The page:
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Flexing Muscle Memory

October 11, 2011

How Does CornerSpin Transfer to the Street?

The last post found me geeking like crazy about my weekend at Cornerspin: ’Roadracing in the Dirt’. I do not own a dirt bike or dual sport, and I do not road race. I had a great time slipping and sliding on those little bikes, but I wasn’t sure how many muscle memories I possessed until I got out on the street to carve up some mountain roads.

My first ‘aha moment’ was for my braking technique, which I noticed right after pulling out of the driveway. Not only was I doing it much more confidently, I was also shifting my weight fore and aft to compensate for the loading on the bikes suspension. I learned through drills how to execute a panic stop without my usual worries about front wheel traction.

We have many roads here in Western NC on which to practice downhill cornering on decreasing radius off camber turns. The slow speed Cornerspin drills came back into play. I modified my downhill corner approach to brake hard before the turn-in point, eyes on the corner exit, then dump the bars into the turn while picking up the suspension with the throttle. It worked. Downhill corners have been my nemesis.

This was a fantastic revelation; for once I wasn’t coasting, and debris on the tarmac didn’t rattle me as much as prior to all the dirt work. I can also feel the front tire better, and when it does lose traction due to slick road paint, or debris I don’t slam the throttle shut.

I also find that I am working with visual reference points more naturally and automatically. Sure, I’ve read about all this stuff over the years, so what I’m saying is not new. What is different are my muscles, they have been trained to automatically react to braking or uneven traction without getting my pulse into the stratosphere.

Recently, I was approaching a left 90 degree corner. I realized that I was entering it too hot, I got on the binders and the rear wheel locked up. No biggie…except that I was fixated on looking forward, not where I needed to go. For a millisecond my body locked up, then everything slowed down and I overheard an internal conversation.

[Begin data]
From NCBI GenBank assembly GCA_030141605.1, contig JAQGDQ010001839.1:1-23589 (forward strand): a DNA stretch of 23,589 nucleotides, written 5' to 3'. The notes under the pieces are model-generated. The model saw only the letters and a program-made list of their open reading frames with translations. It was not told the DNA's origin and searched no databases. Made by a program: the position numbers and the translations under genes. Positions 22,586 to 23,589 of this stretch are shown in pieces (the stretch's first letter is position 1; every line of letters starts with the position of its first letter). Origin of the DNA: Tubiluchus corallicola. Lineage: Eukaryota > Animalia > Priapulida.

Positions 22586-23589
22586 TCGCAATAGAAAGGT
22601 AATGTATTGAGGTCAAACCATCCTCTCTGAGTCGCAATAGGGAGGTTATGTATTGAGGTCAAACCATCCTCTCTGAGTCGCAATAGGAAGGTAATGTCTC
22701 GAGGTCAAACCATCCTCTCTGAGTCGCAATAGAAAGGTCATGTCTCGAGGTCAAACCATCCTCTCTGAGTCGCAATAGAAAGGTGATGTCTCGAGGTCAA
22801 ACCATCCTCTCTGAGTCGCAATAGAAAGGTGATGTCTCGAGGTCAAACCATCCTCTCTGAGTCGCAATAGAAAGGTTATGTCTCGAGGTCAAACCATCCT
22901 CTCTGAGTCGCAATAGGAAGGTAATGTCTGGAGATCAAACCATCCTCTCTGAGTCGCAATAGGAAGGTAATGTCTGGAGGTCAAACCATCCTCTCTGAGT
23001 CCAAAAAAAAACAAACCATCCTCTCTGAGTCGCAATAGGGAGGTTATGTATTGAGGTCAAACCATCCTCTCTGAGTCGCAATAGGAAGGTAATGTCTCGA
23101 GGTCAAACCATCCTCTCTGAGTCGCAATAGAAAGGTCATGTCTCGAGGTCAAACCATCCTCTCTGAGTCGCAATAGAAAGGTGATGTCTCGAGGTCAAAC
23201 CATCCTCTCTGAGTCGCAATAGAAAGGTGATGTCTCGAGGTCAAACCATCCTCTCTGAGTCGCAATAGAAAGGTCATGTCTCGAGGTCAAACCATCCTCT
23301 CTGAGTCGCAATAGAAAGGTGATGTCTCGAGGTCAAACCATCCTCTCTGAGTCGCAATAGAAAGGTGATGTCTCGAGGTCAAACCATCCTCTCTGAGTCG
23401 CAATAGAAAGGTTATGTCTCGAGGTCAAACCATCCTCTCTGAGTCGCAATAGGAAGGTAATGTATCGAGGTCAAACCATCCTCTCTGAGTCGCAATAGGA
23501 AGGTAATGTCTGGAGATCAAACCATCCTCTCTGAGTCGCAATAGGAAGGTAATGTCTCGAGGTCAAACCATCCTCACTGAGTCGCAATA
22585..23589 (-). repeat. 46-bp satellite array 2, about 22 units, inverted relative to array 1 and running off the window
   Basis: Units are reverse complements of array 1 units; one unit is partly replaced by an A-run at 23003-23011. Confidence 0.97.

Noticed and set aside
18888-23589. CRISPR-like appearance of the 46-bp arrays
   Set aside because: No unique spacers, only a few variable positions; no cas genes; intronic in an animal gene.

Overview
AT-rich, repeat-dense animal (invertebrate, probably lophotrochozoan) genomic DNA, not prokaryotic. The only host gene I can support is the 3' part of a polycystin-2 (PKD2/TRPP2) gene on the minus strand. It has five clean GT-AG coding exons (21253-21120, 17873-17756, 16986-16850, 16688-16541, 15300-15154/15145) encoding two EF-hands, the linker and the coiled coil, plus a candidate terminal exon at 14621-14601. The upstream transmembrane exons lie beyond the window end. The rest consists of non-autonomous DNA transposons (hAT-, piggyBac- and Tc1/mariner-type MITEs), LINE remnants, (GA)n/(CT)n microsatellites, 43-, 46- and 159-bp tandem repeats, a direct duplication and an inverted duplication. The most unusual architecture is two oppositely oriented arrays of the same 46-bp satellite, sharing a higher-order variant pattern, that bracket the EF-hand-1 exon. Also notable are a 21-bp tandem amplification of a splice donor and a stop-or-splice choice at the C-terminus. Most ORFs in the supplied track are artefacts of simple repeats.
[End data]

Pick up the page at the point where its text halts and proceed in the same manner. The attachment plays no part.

“See that turn point in your peripheral vision? It’s getting closer, you have to react.”
Wow…I am going fast, too fast to plow ahead and stop in time!
“I know, here comes that turn-in point…you’re going to blow past it.”
Shit. What do I do? (eyes finally coming off fixation mode and starting to look into the corner for the solution)
“Commit to the Turn! Dump the bars and roll on the throttle, Slick. You can do this!”

I had conjured up my personal lessons from Cornerspin
*Commit to the turn.
*Don’t wait for the bike to settle down and solve the problem for you.
*Look past the corner.
*Commit! Move your body, drop the bike into the turn, and
* Stay committed: roll on the gas.

I did it. The tires held and we hissed around the bend without mishap. I’ve been in this situation before, attempting to wrestle my body away from my mind when it’s target fixated. This corner was different. Once I put my eyes on the turn exit, my body took over fluidly. This was a great feeling. But what are you going to say to your riding buddy when you stop?

“Hey I did a really bone headed move back there, and I didn’t crash! Woo Hoo! Isn’t that cool?”

Exactly…who’s going to say that? These moments are personal, little souvenirs from the asphalt. I have to give the credit to Aaron and the Cornerspin instructors.

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